The rest you must do yourself.

Four Three

Here is the explanation.
The buildings represent the sheltered life that we live for around 15-20 years before we are inevitably unleashed into the "Real World"
The heat in Building One represents the hostility that we all face from others during our youthful years. Having everyone being hostile towards you is, of course, the least desirable scenario to find yourself in.
The cold in Building Two represents the isolation that can occur during these years. Sometimes we feel as if others do not know that we exist. Having everyone ignore us entirely is not desirable, but it is better than having everyone hate us.
Building Three varies between less intense versions of Buildings One and Two, combined with some "just right" moments. As such, it is very similar to the "Real World" There will be many who hate you, and many who do not know you, but there will be a few who will come along every once in a while who will become true friends and who will give you memories to cherish for the rest of your life.
Building Four is the most desirable scenario. However, it does not exist. Plain and simple. We all wish that everyone would like us, but it will never happen. Perfection does not exist.
No matter how many times we may deny it, we all act differently in front of different people. Even I do. I try not to, but I still do. The reason for this change in behavior is because we enjoy being liked. As much as some of us would like to deny it, we strive to live in Building Four, and because it doesn’t exist, we all fail in this quest. Some take this failure harder than others, and when it is time to enter the "Real World", these people convince themselves that they are now living in Building Four. If anyone does not like one of these people, there must be something wrong with them, because they see themselves as very likable people. Such people are not able to blame themselves for any of the world’s problems, and are unable to connect themselves personally to any issues not involving their own life.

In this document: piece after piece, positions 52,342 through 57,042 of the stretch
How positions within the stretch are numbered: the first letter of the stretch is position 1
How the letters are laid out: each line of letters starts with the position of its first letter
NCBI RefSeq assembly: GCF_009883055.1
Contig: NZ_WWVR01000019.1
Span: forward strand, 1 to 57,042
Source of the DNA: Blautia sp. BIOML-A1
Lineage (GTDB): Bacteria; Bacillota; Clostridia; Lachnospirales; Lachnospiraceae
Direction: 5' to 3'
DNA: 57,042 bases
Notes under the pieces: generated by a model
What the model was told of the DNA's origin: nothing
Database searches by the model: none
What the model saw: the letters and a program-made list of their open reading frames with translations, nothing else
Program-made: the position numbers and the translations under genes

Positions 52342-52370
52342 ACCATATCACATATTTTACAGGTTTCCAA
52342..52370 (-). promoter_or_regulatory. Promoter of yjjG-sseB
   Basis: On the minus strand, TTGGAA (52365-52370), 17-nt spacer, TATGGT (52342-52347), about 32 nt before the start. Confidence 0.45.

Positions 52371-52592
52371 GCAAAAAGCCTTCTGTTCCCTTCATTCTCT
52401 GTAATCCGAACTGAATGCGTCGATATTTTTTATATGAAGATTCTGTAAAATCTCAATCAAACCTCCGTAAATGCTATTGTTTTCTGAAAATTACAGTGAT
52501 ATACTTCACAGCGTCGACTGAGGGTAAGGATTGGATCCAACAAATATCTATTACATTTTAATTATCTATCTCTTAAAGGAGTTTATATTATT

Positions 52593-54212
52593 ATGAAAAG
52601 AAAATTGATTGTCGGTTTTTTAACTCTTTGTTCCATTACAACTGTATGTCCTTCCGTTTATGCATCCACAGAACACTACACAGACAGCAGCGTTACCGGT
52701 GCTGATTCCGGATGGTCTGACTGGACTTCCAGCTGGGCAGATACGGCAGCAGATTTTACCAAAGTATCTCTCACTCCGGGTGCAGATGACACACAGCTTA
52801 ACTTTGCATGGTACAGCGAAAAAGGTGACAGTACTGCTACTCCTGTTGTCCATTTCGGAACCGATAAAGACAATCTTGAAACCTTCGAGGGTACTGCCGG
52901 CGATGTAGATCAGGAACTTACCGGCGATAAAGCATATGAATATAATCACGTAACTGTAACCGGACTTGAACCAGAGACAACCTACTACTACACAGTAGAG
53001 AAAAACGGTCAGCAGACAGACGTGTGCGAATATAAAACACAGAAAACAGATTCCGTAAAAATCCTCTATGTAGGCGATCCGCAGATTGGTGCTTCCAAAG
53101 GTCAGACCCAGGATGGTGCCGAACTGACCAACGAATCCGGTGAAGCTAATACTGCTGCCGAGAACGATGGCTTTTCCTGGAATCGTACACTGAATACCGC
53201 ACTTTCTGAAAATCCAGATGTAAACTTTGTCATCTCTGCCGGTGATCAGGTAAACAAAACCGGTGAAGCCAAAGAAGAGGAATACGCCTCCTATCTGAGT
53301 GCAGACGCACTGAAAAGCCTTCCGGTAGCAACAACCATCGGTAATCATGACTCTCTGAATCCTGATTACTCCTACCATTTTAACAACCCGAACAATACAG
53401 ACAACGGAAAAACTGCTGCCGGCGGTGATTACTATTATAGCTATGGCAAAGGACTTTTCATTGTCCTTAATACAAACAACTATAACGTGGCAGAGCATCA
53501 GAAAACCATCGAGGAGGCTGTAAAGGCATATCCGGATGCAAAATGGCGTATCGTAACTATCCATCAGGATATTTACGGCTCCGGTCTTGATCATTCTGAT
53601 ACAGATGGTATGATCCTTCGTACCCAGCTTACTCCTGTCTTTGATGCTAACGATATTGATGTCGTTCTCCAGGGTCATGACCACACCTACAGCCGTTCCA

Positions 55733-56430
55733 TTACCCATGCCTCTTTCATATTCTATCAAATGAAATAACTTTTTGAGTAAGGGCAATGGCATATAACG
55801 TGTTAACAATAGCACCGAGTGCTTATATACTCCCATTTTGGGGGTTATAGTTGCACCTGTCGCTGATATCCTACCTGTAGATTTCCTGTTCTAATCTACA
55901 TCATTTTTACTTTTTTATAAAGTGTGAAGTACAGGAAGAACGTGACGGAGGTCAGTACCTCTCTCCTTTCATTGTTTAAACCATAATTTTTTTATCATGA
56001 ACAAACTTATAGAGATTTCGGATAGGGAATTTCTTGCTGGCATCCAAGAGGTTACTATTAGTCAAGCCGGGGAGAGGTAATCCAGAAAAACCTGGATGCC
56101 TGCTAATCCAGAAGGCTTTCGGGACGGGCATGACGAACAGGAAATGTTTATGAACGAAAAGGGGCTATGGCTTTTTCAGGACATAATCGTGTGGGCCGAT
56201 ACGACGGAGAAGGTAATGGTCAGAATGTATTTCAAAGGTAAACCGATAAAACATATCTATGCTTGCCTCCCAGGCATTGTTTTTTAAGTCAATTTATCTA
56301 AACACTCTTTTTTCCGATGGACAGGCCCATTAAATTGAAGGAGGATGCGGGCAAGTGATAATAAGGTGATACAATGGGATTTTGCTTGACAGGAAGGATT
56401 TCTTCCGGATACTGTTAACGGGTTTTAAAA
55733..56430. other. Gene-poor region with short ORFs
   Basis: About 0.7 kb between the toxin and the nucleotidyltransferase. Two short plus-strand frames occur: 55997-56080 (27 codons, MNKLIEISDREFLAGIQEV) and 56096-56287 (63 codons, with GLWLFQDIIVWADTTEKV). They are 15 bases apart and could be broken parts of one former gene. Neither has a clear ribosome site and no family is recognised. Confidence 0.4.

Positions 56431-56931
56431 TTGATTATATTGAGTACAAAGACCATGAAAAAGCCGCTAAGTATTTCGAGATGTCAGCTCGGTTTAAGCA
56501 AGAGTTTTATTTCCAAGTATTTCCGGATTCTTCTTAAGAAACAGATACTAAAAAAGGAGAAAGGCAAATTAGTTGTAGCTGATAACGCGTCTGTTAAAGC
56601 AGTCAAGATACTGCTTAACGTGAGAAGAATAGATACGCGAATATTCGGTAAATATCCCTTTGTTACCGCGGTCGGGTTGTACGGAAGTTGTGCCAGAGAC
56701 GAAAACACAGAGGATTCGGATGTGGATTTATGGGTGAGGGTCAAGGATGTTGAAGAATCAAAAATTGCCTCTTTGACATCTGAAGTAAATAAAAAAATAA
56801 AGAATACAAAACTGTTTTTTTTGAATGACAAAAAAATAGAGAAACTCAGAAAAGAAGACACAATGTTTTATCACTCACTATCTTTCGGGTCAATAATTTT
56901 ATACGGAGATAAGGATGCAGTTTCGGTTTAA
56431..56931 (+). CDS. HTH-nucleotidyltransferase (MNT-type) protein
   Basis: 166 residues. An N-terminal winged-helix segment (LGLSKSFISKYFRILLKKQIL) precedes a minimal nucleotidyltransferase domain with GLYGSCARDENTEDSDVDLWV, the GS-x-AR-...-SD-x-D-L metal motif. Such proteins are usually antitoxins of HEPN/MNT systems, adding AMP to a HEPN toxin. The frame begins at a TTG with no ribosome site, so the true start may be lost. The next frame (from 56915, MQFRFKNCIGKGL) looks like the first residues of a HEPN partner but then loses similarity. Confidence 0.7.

These are the people who pass by a rose and do not wonder why it is red. These are the people who pass by a tombstone and do not wonder about that man’s legacy. These are the people take life for granted. These are the people who do not think.
The lesson?
Do not become one of these people, my friends. Prepare yourselves for life ouside of the shelter of school, and do not hesitate in trying to save others around you. Do not hesitate in perserving the endangered species of the thinking homo sapien.

Four Two

Which building would you most like to live in?
If you picked the first or second one, you are, quite simply, insane. Or you just like pain and discomfort, in which case you are still insane.
If you picked building three, then you are a little less insane, however you are still insane. Why would you want to be uncomfortable for 30 out of 31 days? All of you who picked building three must have thought that this was a trick question, when really it was not.
If you picked building four, then I deem you to be sane. We would all like to be comfortable all the time. As I feel the air in my own dwelling, I can say that it is much like the environment of building four. It is comfortable, and I do not see any reason to cause myself discomfort by raising or lowering the temperature.
Although there was some disagreement, I personally believe that in our hearts we would all like to live in building four.
However, what we want is not always what is best for us.
Imagine that you had a newborn baby who would live in one of these buildings. This child will not be allowed out of the building for 18 years, at which point he or she would be released into the outside world, and not be allowed back into the building. Which of the four buildings do you think would give the child the greatest chance for survival in the outside world? 

Four One

Once upon a time, on a certain street, there were four empty buildings. Each building was the same size and shape on both the exterior and interior. They had the same number of windows and doors, all located in the same locations. The buildings were absolutely identical in all matters except for one: The interior temperature.
The first building was always too hot inside. Indeed, one would begin to perspire within minutes of being in the building, and after several hours one would be drenched in their own fluids. The heat was not enough to pose a health risk, but it could be incredibly uncomfortable.  The temperature never varied. It never became cooler, but on the other hand, it never became warmer.
The second building was always too cold inside. One could always see his or her own breath inside this building, no matter the time of year, and one would constantly be shivering from the sheer cold. Once again, the cold in this building was not enough to pose a health risk, but it could become quite unpleasant. Much like the first building, the temperature never changed; it was always cold, and it never became warmer or colder inside.